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After the hawks, here comes the Bank of Japan dove

June 15, 2023By Reuters

June 16 (Reuters) – The Bank of Japan, the most dovish major central bank in the world, announces its latest policy decision on Friday, with markets highly sensitive to signs of when and to what degree it will ditch its super-loose policy.

Asian markets should go into the decision on the front foot, after the S&P 500 and Nasdaq closed at 14-month highs on Thursday as investors bet that US interest rates are close to peaking.

The BOJ follows surprisingly aggressive interest rate increases and guidance recently from policymakers in Canada and Australia, and this week’s hawkish signals from the European Central Bank and, to a lesser extent, the US Federal Reserve.

The BOJ remains the outlier among major central banks, promising to maintain its loose policy until it is sure inflation meets the 2% target. Polls, sources, and market moves all suggest no move on rates or the yield curve control (YCC) scheme, leaving the focus on BOJ Governor Kazuo Ueda’s press conference.

While the Fed and others have tightened policy by 500 basis points or raised rates to their highest in decades, Japanese interest rates are still negative, and the central bank is buying unlimited amounts of bonds to cap yields at a certain level.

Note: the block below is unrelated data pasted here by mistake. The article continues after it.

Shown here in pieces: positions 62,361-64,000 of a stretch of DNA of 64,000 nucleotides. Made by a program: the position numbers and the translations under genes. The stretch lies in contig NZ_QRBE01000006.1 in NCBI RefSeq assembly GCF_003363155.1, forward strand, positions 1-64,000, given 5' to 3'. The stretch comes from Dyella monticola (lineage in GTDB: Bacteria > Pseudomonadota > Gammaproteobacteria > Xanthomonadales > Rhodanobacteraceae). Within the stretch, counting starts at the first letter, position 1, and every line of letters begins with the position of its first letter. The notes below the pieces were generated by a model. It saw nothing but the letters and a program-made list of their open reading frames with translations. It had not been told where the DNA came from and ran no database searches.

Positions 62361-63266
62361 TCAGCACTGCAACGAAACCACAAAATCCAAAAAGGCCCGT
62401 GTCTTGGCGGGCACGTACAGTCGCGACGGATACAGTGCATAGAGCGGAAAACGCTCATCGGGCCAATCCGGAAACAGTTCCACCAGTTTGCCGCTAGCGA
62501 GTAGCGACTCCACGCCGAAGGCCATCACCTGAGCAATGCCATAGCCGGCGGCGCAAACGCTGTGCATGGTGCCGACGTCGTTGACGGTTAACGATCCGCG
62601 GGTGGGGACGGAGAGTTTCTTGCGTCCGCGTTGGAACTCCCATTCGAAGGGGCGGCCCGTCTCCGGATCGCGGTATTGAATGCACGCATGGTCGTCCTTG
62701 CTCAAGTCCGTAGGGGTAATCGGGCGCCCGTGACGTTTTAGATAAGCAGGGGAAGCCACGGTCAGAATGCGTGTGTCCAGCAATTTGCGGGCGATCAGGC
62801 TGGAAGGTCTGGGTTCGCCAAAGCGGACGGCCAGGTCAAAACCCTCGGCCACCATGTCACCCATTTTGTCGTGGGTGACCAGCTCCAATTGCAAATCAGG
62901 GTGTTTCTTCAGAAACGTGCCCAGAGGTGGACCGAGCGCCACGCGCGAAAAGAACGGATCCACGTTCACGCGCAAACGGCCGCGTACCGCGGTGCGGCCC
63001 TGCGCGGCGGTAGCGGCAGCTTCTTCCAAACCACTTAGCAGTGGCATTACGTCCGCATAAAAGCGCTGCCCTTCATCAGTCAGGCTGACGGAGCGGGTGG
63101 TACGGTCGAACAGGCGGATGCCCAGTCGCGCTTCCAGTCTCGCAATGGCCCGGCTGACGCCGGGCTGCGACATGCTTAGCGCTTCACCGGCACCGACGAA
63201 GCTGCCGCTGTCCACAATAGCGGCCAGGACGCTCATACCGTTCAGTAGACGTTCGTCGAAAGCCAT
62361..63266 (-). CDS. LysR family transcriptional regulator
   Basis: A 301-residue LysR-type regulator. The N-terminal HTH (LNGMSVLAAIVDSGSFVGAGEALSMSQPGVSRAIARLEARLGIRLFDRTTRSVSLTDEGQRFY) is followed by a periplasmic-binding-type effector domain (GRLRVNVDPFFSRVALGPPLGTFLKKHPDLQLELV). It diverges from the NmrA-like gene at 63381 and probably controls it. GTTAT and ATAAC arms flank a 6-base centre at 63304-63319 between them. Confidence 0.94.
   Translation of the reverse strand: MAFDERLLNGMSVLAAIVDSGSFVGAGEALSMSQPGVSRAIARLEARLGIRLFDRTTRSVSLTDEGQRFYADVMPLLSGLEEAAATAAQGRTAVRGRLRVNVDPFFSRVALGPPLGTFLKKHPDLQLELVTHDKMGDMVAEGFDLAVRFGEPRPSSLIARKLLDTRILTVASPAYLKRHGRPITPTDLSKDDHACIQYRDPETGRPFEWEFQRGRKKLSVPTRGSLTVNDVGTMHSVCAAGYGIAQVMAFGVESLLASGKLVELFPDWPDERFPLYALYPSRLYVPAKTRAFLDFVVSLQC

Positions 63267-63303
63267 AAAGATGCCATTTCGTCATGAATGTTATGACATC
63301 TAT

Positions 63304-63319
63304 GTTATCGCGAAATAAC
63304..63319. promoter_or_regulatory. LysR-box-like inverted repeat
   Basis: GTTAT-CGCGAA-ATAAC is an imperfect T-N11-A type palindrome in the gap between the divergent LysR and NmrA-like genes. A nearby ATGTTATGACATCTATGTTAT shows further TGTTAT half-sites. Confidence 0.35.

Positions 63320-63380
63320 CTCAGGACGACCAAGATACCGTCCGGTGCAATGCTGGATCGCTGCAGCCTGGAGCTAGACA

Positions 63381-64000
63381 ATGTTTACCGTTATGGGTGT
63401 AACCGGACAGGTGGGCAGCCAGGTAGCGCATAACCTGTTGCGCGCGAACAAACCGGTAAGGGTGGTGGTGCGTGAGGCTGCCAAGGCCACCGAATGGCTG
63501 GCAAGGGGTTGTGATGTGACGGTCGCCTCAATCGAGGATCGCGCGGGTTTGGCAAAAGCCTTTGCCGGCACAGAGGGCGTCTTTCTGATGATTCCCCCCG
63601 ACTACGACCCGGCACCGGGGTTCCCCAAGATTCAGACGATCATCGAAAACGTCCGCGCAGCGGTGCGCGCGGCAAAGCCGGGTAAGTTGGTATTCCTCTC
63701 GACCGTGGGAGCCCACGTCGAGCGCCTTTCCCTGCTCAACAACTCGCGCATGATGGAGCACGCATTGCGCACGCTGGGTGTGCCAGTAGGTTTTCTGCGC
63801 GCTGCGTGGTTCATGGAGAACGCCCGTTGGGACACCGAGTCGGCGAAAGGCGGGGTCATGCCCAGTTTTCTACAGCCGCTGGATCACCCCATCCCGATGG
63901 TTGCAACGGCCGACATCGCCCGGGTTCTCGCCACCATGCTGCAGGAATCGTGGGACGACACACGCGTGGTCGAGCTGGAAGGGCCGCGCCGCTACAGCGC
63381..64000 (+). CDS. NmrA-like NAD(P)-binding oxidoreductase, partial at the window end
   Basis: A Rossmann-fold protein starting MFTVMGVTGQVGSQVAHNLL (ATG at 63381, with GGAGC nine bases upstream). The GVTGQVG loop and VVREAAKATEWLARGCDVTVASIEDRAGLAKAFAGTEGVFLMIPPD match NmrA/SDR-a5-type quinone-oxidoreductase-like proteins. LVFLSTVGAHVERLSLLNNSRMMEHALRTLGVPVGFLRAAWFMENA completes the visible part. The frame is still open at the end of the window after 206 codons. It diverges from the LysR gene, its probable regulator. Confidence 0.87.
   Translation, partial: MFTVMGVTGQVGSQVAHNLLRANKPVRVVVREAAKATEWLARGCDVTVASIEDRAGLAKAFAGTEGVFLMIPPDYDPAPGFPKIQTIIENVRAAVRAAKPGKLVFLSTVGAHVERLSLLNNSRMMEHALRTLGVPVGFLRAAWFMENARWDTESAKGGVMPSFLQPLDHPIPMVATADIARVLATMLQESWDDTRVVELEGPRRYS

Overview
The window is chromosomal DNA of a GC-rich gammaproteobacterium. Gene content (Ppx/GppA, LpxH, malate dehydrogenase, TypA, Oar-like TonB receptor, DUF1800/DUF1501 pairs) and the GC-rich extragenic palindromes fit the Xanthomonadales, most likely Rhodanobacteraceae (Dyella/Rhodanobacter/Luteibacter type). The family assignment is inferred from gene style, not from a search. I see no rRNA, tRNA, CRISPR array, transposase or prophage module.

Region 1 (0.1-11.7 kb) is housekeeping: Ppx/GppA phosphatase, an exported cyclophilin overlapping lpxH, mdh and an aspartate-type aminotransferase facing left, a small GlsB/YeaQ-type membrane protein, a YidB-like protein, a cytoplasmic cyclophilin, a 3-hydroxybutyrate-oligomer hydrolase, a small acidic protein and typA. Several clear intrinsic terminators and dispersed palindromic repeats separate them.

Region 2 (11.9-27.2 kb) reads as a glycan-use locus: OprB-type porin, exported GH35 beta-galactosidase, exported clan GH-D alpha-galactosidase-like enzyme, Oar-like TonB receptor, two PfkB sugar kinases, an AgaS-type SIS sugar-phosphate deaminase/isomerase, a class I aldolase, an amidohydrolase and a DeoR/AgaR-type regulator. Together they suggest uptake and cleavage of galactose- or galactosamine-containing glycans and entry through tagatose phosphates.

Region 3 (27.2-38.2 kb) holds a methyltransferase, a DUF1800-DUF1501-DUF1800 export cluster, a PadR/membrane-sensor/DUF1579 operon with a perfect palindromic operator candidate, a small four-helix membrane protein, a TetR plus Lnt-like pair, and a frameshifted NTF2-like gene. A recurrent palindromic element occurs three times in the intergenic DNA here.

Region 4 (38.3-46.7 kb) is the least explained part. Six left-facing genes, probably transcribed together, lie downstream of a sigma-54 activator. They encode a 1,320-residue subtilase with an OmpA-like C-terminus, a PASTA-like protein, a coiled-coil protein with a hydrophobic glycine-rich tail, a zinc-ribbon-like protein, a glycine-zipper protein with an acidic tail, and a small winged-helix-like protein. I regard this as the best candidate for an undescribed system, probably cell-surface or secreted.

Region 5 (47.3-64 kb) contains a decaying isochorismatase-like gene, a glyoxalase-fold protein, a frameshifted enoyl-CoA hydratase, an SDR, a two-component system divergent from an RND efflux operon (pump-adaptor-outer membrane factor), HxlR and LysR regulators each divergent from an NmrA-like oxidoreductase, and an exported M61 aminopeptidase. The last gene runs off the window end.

Around half of the economists in a Reuters poll expect a rollback of easing, including a tweak to YCC, in either July or September. Ueda could open the door to this on Friday, nodding to inflation currently overshooting BOJ forecasts and a potential upgrade to BOJ price projections in July, they said.

But Ueda has stressed the need to maintain an ultra-loose policy until durable wage growth accompanies rising prices. Changes to YCC may come as soon as July, but an interest rate hike is a long way off – Bank of America analysts think rates will stay on hold until summer 2024.

If Japanese assets are any indication, investors expect Ueda and his colleagues to err on the dovish side.

The yen on Thursday slid to a new low for the year through 141.00 per dollar and, most remarkably after the ECB made it clear it will raise rates further, to a 15-year low against the euro of 153.68 per euro.

Japanese authorities will be watching these developments closely and intervention to stop the rot cannot be ruled out. Perhaps 145.00 per dollar would be the trigger.

The cheapness of Japan’s currency has made its stock markets extremely attractive to foreign investors. The benchmark Nikkei 225 index rose to a fresh 33-year high of 33,767 points on Thursday before closing marginally lower.

Here are key developments that could provide more direction to markets on Friday:

– Japan monetary policy decision

– Euro zone inflation (May, final reading)

– Fed’s Bullard, Waller, and Barkin all speak

(By Jamie McGeever)


This article originally appeared on reuters.com

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